“The main problem I have with what the government is proposing is that the funding that they’re saying will be redirected towards a stepped care model… is coming out of existing programs such as ATAPS (Access to Allied Psychological Services) and Headspace.”
Many observers of the Government’s response are worried that the absence of any new money being spent in the mental health sector shows the Government may weaken some areas of the mental health sector to improve others.
“They’re just going to take $350 million from an inadequately resourced sector and spread it around a bit differently,” says Harms.
“I think that actually creates the potential for a lot more diversity of models and therefore a lot more potential for people to fall through the gaps.”
While Harms agrees that the mental health system needs to be primarily focused on the consumers, he is worried about the lack of support for carers.
“Carers have been more or less completely ignored again. The trouble we have in this sector is that mental health issues often mean that the consumer is in no position to research the market and source the services they need, which is why carers are so important.”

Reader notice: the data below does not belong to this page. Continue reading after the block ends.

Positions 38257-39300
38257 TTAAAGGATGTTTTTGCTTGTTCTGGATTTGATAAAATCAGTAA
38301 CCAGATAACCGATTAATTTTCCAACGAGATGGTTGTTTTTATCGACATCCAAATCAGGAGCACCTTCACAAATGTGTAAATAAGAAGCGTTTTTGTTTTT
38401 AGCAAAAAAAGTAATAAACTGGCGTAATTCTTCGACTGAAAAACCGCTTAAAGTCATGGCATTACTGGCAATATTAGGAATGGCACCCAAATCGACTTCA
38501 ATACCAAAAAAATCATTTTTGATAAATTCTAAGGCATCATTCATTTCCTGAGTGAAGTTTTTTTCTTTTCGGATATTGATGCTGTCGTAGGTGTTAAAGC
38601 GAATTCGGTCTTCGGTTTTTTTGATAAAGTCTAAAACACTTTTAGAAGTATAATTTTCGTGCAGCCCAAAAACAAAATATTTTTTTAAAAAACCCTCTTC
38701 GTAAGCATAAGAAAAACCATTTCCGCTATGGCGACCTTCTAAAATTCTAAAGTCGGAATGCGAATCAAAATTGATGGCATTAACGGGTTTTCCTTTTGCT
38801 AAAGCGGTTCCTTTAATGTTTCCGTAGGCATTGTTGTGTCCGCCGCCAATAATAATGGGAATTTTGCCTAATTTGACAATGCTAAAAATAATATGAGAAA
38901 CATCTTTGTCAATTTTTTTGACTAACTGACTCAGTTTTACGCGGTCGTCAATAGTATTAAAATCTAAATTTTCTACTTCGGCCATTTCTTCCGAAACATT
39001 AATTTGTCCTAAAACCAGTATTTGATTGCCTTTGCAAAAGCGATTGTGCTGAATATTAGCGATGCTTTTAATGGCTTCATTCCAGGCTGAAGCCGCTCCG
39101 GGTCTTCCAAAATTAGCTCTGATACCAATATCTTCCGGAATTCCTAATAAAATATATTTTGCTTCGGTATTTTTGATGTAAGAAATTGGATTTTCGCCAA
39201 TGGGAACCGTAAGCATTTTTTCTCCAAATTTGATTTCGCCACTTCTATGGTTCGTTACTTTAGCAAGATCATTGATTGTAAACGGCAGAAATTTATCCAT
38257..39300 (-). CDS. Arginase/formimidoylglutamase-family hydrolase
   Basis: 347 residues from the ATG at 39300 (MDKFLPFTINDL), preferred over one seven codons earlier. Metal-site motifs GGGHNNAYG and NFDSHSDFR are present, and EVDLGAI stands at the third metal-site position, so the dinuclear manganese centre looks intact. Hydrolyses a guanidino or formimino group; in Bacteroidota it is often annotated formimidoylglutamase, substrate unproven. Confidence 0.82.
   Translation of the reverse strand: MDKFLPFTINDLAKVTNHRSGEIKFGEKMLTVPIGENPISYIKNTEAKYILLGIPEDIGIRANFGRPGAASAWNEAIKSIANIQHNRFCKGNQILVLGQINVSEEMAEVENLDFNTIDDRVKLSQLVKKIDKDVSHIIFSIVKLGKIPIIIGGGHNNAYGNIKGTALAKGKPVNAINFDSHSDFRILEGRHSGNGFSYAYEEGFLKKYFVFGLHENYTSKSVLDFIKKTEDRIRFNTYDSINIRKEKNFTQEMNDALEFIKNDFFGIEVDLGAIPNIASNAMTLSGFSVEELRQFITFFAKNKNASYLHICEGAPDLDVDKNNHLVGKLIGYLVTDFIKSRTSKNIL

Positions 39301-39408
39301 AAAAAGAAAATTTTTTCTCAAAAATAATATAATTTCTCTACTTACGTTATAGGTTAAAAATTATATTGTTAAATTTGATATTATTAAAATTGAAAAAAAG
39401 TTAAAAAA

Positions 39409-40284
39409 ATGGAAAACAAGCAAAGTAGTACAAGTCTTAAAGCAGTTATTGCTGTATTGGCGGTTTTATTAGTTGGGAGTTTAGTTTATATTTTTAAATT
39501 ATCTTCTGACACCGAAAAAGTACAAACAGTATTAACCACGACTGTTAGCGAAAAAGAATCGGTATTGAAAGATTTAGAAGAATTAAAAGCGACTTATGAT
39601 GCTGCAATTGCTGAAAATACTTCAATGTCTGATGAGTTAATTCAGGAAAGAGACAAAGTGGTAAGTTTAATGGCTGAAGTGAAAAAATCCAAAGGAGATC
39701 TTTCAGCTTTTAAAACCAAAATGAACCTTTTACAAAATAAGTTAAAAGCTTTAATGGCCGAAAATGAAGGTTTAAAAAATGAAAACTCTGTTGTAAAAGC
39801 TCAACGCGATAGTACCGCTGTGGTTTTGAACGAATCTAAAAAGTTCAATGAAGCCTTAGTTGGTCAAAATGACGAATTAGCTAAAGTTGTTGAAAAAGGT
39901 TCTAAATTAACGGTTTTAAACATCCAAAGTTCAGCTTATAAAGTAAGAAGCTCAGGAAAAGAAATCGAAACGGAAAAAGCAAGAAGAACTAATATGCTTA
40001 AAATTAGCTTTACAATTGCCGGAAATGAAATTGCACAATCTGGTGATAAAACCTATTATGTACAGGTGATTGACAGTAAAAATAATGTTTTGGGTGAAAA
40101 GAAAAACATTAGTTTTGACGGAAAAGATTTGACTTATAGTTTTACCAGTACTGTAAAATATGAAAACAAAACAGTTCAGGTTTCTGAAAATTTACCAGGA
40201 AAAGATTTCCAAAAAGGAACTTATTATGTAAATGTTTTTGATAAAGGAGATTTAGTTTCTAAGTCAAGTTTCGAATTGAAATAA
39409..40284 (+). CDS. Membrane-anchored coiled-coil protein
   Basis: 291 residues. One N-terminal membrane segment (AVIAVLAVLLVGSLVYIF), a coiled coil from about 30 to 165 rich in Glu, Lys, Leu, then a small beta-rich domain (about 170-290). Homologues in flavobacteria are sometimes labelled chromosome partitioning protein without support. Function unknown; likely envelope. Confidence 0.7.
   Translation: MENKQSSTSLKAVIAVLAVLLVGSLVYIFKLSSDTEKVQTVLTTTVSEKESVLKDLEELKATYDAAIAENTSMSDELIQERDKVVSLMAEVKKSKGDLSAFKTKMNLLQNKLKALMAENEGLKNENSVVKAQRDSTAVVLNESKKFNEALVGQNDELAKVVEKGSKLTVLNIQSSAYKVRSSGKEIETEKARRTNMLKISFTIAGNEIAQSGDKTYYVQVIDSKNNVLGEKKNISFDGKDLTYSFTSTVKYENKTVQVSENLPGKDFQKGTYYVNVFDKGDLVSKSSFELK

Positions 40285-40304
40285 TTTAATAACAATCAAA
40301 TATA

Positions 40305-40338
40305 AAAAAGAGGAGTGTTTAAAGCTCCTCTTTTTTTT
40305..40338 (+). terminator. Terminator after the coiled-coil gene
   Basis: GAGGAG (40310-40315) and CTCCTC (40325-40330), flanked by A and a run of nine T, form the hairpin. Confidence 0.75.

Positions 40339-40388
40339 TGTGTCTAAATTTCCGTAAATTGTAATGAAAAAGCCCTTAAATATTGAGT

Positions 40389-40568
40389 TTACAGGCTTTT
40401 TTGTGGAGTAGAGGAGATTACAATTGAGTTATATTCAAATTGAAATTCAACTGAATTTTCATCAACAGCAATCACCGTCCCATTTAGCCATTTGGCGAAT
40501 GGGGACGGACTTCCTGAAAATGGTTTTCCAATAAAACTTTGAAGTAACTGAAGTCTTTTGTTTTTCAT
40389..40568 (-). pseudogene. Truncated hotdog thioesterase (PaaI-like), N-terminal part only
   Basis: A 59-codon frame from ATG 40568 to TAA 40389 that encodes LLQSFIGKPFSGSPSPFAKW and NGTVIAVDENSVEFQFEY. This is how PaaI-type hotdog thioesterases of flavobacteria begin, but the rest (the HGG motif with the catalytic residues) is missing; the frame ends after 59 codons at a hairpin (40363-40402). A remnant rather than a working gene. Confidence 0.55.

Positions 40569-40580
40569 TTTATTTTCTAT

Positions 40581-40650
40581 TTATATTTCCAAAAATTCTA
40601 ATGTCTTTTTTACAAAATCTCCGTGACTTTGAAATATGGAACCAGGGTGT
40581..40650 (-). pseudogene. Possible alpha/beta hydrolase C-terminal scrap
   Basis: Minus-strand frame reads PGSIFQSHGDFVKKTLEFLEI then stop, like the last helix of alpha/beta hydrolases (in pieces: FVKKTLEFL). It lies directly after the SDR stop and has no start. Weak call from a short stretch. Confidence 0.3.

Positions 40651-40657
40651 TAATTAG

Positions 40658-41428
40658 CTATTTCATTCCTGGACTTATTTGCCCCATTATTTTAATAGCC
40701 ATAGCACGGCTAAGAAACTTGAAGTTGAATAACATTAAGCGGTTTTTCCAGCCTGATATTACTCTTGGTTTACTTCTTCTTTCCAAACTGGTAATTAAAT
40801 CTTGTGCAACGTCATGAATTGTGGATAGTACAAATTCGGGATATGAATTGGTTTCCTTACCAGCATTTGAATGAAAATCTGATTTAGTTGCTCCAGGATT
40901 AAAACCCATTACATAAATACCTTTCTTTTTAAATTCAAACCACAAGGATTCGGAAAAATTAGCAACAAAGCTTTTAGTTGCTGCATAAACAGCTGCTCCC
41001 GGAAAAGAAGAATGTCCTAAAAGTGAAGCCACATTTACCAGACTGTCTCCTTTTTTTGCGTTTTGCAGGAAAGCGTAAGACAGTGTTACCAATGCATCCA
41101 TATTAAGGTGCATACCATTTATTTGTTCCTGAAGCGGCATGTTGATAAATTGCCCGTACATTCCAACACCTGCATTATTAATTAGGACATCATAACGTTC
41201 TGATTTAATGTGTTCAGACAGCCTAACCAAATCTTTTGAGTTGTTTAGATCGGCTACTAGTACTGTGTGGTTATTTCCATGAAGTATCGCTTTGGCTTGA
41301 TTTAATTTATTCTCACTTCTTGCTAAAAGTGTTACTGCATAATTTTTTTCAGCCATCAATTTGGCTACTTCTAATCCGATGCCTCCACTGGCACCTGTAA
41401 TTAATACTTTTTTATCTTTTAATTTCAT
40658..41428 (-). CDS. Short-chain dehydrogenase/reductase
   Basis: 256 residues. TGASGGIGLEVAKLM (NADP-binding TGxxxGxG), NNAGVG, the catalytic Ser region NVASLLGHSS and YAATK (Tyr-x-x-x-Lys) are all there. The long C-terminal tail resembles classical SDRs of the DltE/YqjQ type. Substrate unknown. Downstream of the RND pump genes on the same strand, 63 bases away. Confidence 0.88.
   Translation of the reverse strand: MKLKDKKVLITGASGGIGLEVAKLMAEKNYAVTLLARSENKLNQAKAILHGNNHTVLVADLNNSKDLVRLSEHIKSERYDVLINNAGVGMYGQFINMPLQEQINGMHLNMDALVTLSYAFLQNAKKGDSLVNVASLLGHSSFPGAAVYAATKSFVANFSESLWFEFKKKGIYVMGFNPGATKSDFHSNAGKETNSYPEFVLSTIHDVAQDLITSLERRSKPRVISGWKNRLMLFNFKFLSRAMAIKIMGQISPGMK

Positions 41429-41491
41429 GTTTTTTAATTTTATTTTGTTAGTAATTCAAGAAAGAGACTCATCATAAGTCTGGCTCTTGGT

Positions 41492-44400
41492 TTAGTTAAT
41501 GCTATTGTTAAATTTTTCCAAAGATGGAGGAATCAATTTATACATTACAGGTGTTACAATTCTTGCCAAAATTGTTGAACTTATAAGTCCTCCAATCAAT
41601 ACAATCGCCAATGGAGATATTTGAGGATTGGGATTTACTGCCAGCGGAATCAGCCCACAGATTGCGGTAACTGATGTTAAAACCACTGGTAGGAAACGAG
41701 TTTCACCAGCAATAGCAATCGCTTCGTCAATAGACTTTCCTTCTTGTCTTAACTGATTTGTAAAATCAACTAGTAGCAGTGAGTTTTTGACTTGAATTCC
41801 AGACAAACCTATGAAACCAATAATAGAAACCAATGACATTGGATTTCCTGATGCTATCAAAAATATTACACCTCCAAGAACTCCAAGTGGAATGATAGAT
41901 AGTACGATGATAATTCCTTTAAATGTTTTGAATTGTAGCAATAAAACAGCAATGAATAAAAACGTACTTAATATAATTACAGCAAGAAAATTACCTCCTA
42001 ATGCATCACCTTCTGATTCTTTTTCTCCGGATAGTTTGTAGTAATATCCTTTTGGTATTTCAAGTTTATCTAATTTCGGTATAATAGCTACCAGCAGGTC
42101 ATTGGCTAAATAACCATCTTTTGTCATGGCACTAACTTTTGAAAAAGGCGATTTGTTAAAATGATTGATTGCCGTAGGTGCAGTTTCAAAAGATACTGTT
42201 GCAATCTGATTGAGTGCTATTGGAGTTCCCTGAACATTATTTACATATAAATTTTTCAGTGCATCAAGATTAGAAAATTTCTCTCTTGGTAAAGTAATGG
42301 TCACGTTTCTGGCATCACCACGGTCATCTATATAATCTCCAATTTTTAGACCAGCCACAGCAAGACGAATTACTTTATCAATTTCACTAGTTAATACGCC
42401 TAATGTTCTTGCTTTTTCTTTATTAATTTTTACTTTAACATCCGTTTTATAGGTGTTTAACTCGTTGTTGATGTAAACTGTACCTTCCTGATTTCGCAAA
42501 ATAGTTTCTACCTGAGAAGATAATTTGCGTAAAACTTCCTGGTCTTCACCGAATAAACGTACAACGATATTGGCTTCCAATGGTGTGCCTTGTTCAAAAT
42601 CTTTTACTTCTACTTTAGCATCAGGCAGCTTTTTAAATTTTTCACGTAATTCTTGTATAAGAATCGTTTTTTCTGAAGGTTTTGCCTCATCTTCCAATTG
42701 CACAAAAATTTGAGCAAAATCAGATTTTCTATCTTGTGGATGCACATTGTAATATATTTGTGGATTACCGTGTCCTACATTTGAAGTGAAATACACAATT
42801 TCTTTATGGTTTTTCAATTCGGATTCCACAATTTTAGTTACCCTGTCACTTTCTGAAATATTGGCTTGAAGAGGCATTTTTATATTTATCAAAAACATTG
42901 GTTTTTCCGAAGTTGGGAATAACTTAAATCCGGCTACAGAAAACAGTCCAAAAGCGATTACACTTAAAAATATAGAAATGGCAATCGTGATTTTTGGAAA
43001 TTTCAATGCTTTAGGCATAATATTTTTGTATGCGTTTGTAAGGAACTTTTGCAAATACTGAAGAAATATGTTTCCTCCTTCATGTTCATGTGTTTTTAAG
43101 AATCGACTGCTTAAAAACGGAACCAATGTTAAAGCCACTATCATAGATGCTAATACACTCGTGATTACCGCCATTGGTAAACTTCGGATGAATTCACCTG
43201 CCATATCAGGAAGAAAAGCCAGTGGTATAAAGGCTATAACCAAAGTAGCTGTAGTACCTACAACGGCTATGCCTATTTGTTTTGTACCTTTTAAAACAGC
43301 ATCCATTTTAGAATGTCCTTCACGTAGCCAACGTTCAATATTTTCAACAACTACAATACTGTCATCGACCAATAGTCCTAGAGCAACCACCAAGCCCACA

“That $350 million that will be redirected towards the PHNs… if that takes money away from the ATAPS program, where people receive psychological counselling through their GP, that would be a disaster for carers. Many carers need counselling for their own mental health due to the great stress they are placed under by their caring responsibilities.”
“They obviously don’t have a severe and persistent mental illness, but they do have anxiety and depression and other related problems which they can address through ATAPS.”
BEING is also a key partner of WayAhead, and advocates for those in NSW with a lived experience of mental illness. CEO of BEING Dr Peri O’Shea believes the reallocation of funds can be utilised to serve consumers more effectively.